At the start of the fifth century AD, Copán was a modest village set in a fertile, mountainous valley on the eastern fringe of the Maya world. Within decades, the village embarked on a remarkable rise to become, at its zenith in the eighth century, among the most accomplished Maya cities in art, architecture, and astronomy.

The transfiguration’s instigator was a man named Yax K’uk Mo. According to glyphs carved on a stone altar, Yax K’uk Mo arrived at Copán on 8 February 427, five months after his coronation on 5 September 426. The dynasty he founded ruled Copán for the next four centuries.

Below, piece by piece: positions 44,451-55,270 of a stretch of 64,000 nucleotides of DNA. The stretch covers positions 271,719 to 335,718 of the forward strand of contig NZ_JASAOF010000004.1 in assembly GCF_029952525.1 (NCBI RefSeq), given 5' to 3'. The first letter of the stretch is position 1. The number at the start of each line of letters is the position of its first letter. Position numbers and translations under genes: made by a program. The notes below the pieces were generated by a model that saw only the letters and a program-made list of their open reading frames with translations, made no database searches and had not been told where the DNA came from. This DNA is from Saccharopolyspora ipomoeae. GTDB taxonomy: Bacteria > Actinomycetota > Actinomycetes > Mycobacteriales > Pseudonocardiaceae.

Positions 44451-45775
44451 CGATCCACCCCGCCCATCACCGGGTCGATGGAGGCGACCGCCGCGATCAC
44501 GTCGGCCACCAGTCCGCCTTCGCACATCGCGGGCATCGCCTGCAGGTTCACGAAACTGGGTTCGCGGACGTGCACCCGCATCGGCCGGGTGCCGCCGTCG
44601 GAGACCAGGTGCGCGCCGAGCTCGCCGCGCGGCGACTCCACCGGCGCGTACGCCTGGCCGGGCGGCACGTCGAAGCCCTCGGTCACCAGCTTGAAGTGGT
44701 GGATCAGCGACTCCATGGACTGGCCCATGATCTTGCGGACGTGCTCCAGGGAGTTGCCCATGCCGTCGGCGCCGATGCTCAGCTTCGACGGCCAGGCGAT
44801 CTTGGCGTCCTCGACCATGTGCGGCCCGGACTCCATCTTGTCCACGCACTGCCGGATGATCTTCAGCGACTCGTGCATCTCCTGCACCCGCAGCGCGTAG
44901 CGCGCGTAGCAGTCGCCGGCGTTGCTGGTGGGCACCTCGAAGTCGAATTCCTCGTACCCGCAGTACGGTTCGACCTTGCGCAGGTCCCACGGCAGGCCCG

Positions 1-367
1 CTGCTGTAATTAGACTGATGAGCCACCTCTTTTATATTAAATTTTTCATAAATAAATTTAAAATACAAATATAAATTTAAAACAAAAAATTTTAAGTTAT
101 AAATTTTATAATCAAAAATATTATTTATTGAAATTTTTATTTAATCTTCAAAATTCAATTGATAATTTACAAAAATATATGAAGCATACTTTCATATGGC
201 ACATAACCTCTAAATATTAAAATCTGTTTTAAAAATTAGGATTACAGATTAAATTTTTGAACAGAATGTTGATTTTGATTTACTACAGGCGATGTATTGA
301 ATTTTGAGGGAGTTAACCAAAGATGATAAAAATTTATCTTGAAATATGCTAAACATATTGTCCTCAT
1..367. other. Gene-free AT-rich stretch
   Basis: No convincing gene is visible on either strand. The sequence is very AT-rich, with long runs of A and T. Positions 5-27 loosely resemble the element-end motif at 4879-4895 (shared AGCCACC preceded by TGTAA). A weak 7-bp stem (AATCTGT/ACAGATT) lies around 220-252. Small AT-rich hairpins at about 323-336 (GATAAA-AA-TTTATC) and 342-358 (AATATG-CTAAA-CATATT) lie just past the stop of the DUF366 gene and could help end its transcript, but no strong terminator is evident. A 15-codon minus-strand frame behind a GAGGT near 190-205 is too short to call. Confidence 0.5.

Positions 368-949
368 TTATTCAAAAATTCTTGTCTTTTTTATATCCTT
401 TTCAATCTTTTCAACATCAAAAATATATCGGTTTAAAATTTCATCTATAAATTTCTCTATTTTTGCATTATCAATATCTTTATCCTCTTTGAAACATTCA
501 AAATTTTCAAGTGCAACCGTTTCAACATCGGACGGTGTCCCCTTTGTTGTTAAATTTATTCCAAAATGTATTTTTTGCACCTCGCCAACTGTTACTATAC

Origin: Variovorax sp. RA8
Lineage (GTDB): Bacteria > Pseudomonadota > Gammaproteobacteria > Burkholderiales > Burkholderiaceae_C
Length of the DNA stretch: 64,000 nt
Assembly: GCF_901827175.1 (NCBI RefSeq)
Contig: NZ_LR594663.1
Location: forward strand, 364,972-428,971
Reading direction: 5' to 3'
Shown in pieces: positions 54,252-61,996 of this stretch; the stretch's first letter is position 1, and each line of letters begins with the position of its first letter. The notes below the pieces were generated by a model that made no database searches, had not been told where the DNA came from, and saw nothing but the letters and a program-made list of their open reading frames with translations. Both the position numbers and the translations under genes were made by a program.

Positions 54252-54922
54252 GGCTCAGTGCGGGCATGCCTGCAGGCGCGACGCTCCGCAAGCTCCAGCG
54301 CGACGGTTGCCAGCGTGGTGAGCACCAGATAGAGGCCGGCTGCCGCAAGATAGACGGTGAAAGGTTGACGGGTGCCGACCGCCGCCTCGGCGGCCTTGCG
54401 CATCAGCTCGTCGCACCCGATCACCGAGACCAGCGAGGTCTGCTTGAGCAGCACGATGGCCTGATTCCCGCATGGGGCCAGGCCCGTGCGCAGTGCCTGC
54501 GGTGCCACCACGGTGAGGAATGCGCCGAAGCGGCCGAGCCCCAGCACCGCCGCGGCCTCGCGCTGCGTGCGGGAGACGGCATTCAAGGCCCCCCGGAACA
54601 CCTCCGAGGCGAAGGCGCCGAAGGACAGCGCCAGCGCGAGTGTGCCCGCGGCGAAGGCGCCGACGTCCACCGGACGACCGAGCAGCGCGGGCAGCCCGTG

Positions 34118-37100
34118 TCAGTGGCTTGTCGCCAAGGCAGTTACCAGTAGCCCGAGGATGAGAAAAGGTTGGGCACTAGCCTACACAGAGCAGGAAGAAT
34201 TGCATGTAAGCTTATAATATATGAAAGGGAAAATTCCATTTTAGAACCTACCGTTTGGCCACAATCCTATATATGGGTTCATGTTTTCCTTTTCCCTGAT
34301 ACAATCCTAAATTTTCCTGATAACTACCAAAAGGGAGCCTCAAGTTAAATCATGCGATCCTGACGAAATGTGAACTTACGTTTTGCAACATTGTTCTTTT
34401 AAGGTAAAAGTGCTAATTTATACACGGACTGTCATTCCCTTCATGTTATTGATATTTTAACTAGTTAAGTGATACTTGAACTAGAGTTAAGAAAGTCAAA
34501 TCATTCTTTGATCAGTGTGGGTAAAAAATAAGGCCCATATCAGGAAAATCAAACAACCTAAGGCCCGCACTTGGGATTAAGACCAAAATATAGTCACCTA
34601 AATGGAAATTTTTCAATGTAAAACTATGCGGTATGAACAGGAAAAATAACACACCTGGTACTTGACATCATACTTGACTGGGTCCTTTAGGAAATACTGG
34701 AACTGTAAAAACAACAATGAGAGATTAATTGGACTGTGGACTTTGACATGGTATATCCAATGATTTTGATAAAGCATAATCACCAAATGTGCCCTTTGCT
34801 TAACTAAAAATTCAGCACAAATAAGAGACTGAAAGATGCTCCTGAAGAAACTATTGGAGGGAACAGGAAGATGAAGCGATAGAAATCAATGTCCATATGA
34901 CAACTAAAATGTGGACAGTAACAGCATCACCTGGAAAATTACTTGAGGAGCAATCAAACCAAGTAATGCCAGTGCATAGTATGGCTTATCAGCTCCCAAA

Despite their calendrical exactitude, the terse carvings are vague about Yax K’uk Mo’s origin or where and by whom he was crowned. Like ancient Greece or Renaissance Italy, the Maya world consisted of independent city-states linked by trade and vying for hegemony. Conceivably, any one of...

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